Health Promotion & Knowledge Management

Creating Awareness on Health Effects of Fast food

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  • Standard 1.2.8 – Nutrition Information Requirements in the Australia New Zealand Food Standards Code requires nutrition information on most food labels.

  • This information is to enable consumers to have an informed choice about the nutritional content of the food they eat.

  • Nutrition Facts provide brief nutrition facts that each food contained. Usually this can be found on the label and packaging of the food.

  • This information is to enable consumers to have an informed choice about the nutritional content of the food they eat.

  • Information on the level of energy, protein, total fat, saturated fat, carbohydrate, sugar and sodium must be displayed in the form of a nutrition information panel.

  • Ingredients must be listed in descending order of weight. If water in the final product makes up more than 5%, it too must be included in the ingredients list.
  • For instance, the nutrition fact below is for 450g tub of strawberry yoghurt.

Nutrition label

  • The nutrition fact is important for consumer to estimate nutrient that they take per day as excess or deficiency in taking several nutrient may cause health problem.
  • Many manufacturer provide nutritonal fact on voluntary basis.
  • Commonly, fast food restaurants do not provide this nutrition fact.
  • However, you can find out about fast food nutrient content in the internet. For example in this website


Percentage Labelling – The percentage of key or characterising ingredients in a product must now be shown in the ingredients list. The key ingredient will not necessarily be the main ingredient in terms of mass, but it will be the ingredient that gives the food its character. For example, you can now tell what percentage of strawberry jam is actually made up of strawberries.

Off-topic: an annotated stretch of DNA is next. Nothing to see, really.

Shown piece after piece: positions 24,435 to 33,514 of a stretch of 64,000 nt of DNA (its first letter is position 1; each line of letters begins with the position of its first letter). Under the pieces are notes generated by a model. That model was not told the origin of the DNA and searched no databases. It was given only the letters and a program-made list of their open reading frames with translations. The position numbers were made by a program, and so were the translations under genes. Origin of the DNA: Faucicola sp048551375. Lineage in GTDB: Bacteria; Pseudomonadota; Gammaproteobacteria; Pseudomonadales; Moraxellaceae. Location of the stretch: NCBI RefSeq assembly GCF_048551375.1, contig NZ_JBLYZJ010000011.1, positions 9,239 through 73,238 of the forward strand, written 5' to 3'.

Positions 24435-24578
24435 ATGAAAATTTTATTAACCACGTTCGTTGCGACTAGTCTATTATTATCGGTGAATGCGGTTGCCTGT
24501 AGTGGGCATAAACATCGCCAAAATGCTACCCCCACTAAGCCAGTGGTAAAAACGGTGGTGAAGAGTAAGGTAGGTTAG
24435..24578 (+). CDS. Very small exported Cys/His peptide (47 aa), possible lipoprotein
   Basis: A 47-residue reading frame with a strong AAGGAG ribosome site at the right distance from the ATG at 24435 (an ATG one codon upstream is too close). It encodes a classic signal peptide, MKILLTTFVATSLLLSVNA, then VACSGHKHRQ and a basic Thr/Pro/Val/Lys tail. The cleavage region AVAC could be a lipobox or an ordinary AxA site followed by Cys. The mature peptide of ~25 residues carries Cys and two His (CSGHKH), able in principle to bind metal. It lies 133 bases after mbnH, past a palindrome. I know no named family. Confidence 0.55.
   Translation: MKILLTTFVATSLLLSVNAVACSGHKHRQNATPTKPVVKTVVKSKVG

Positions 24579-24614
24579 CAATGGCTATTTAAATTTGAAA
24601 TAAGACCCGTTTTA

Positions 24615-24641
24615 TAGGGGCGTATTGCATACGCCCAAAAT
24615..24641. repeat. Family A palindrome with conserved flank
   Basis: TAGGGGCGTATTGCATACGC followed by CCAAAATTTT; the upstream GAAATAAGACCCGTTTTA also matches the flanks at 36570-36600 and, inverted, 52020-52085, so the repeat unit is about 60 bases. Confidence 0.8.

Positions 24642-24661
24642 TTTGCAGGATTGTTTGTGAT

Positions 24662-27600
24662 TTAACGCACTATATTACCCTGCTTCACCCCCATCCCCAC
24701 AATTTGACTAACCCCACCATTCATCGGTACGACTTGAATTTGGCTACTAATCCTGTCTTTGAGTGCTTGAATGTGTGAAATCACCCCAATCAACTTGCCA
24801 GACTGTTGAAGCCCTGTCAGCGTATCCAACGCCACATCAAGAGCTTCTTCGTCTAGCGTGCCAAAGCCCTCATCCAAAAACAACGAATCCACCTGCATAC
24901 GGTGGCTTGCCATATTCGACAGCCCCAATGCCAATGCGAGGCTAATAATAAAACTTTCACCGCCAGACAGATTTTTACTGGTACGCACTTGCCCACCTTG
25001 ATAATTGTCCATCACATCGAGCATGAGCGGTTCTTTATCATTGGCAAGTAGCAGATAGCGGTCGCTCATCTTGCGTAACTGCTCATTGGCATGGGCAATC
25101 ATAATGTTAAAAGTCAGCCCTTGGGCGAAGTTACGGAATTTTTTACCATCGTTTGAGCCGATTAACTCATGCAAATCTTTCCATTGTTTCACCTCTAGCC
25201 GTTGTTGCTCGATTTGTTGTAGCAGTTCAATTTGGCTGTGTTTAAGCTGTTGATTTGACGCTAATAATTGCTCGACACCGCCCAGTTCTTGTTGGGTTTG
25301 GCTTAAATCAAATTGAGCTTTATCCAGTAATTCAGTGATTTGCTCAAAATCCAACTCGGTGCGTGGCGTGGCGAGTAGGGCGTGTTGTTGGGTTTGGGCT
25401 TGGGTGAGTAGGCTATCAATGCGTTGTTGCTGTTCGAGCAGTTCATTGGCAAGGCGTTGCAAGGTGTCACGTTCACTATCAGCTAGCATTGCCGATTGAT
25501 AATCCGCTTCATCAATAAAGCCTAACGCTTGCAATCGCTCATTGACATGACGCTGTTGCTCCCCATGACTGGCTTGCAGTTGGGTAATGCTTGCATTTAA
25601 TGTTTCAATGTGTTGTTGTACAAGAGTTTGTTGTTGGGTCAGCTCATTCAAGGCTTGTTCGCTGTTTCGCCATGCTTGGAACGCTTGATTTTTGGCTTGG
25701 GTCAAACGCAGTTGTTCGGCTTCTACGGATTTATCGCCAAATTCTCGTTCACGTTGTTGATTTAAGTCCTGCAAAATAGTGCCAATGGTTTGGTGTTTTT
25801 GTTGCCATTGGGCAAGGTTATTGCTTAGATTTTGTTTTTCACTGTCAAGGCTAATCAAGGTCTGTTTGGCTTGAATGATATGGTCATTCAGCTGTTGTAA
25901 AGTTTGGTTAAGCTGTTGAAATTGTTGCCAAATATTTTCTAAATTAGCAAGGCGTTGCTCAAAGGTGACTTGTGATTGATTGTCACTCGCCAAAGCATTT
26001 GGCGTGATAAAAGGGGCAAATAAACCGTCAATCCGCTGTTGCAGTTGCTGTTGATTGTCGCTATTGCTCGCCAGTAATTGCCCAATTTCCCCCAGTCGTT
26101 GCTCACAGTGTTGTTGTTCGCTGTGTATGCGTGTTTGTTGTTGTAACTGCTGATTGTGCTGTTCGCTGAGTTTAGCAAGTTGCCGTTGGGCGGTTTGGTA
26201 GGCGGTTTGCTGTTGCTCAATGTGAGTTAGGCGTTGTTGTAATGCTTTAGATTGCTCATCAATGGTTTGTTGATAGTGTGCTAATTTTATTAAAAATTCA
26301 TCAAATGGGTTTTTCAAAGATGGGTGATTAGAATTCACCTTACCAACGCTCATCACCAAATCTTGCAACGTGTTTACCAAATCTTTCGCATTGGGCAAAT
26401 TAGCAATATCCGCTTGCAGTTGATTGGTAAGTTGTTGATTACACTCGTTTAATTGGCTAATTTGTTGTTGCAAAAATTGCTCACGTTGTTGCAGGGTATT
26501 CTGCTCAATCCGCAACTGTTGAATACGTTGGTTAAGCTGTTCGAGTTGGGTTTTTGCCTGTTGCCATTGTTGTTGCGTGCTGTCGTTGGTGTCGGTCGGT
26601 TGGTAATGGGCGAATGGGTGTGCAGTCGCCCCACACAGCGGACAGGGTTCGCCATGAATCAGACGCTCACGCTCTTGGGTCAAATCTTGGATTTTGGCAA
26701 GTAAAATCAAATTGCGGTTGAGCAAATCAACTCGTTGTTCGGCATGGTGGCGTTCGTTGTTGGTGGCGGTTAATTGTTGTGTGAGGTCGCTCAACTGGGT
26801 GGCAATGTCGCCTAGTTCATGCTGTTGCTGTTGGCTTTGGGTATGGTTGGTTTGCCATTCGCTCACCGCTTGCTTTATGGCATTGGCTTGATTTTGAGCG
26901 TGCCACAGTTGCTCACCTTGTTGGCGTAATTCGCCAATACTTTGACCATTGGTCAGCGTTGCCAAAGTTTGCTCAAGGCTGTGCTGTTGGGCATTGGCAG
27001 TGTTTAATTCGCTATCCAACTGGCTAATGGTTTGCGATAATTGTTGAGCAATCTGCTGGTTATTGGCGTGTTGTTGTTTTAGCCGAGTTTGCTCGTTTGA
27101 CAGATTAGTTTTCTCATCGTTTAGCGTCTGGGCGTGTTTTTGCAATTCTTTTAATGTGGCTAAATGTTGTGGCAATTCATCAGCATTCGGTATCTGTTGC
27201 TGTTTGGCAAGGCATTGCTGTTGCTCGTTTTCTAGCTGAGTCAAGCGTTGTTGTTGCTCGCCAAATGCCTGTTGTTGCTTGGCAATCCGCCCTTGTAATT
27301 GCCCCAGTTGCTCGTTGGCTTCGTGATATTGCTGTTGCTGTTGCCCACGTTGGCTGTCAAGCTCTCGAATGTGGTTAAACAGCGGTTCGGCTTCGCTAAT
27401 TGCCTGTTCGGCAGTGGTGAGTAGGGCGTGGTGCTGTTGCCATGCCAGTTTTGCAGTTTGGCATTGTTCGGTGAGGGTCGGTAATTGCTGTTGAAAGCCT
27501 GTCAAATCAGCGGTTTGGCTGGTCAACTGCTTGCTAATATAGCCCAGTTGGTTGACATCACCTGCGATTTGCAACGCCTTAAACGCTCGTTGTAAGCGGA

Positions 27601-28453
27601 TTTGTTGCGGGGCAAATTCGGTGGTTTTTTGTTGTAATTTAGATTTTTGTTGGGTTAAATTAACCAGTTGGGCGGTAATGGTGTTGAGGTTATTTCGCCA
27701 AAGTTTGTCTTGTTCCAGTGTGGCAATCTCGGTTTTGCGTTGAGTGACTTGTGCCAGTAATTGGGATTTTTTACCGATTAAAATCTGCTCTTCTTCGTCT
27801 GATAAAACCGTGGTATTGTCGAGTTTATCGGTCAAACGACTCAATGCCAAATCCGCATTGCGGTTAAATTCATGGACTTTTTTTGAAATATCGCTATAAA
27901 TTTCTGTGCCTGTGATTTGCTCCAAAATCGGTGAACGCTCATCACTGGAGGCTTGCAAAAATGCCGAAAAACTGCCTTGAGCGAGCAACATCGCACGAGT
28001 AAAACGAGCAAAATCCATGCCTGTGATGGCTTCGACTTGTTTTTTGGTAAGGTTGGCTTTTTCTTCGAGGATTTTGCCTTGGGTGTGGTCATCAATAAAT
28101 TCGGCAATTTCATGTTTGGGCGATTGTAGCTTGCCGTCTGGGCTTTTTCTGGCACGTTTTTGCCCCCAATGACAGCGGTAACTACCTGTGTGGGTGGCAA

Food Allergies – Manufacturers now have to declare all foods that commonly cause adverse reactions in some people. These foods include peanuts, tree nuts, seafood, fish, gluten, milk, soy and eggs. These foods are usually declared in or near the ingredients list and must be listed however small their quantity is.Many labels now carry “may contain” statements for allergens as well. These statements are voluntary and usually indicate a possible risk of cross contamination with allergens from other products manufactured in the same factory.

Nutrition Claims – The use of nutrition claims such as “low in fat” is currently under review, however, they can be used as a general guide for comparing two versions of the same food.

Health claims are different from nutrient claims and at present, food manufacturers are prohibited from claiming that a relationship exists between the consumption of a food or component in a food and a disease or health related condition. For example, a label may state that ‘ calcium is good for your bones’ but cannot claim that ‘ calcium may help prevent osteoporosis’.Claims regarding eating foods containing suitable levels of the vitamin folate, and reductions in the incidence of neural tube defects (e.g. spina bifida) in babies are an exception to this prohibition (see Standard 1.1.3 for details).


How do I read nutrition facts label?


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